In support of his motion for mistrial, Roti offers the following arguments. First, as the evidence introduced concerning the Aleman and Colella fixes--fixes which do not directly involve Roti--would not have been admissible against Roti had he initially stood trial alone, forcing Roti to defend against such charges upon Marcy's departure would violate his constitutional right to a fair trial. Second, Roti asserts that he has been prejudiced by the "organized crime-outfit-mafia-syndicate-mob connotations" that have been injected into the trial to date, such references only permissible by virtue of Marcy's presence as a defendant. Third, as a result of our procedure requiring defendants in multiple-defendant trials to pool their preemptory challenges, Roti contends that the jury as selected does not represent the "tribunal" that he would have garnered had he been tried alone from the outset. Roti's fourth claim to a mistrial rests with his assertion that, had he known that he was facing trial alone, "he would have advanced a different defense, made a different opening statement and foregone the concessions associated with a joint defense." Finally, Roti maintains that, with Marcy's absence, the government will not be able to prove some of the facts it recounted in its opening argument, thus mandating a mistrial. We address, and reject, each of Roti's contentions seriately.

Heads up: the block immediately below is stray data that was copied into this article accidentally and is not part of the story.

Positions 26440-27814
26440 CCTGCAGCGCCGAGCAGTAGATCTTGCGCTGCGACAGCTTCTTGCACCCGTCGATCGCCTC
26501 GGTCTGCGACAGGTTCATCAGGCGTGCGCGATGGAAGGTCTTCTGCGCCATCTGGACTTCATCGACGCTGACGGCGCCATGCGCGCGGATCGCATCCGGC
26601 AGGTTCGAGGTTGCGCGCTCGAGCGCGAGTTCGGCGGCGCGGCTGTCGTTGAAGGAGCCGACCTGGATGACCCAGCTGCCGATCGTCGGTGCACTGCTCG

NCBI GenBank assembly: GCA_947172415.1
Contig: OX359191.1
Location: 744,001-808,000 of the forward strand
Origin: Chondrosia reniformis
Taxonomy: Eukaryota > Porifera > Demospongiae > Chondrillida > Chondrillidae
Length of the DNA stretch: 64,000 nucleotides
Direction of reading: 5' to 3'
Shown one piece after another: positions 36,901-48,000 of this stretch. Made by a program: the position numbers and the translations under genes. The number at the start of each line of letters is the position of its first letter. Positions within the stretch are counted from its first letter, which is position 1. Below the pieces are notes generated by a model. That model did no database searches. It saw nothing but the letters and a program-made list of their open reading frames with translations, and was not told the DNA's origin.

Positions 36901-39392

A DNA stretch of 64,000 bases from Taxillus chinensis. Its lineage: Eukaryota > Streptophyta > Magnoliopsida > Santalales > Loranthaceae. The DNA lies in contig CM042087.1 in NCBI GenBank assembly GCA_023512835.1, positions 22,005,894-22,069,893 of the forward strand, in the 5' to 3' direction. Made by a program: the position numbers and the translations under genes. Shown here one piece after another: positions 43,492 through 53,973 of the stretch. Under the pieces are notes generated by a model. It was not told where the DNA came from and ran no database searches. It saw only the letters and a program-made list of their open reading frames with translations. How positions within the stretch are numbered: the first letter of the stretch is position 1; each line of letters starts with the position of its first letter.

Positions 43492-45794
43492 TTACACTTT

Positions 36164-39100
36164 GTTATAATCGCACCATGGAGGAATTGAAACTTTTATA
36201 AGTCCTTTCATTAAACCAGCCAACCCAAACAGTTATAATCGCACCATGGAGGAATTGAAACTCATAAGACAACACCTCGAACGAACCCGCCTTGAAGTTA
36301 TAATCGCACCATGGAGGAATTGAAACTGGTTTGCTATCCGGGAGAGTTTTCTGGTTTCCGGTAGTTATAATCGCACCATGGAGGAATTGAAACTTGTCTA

II. Discussion

 At the threshold, we note that a trial judge possesses "broad discretion in deciding whether, in the context of the entire trial, a defendant's motion for a mistrial should be granted." United States v. Mealy, 851 F.2d 890, 902 (7th Cir. 1988). At the crux of this determination is whether the questioned event so prejudices the defendant to deny him a fair trial. See United States v. Phillips, 640 F.2d 87, 91 (7th Cir.), cert. denied, 451 U.S. 991, 101 S. Ct. 2331, 68 L. Ed. 2d 851 (1981). Further, to the extent that this court finds that any incident may cause a defendant prejudice, it is within our discretion to issue a cautionary instruction, rather than declare a mistrial, to cure such potential prejudice. See United States v. McClellan, 868 F.2d 210, 217 (7th Cir. 1989); Mealy, 851 F.2d at 902; United States v. Fulk, 816 F.2d 1202, 1205-06 (7th Cir. 1987).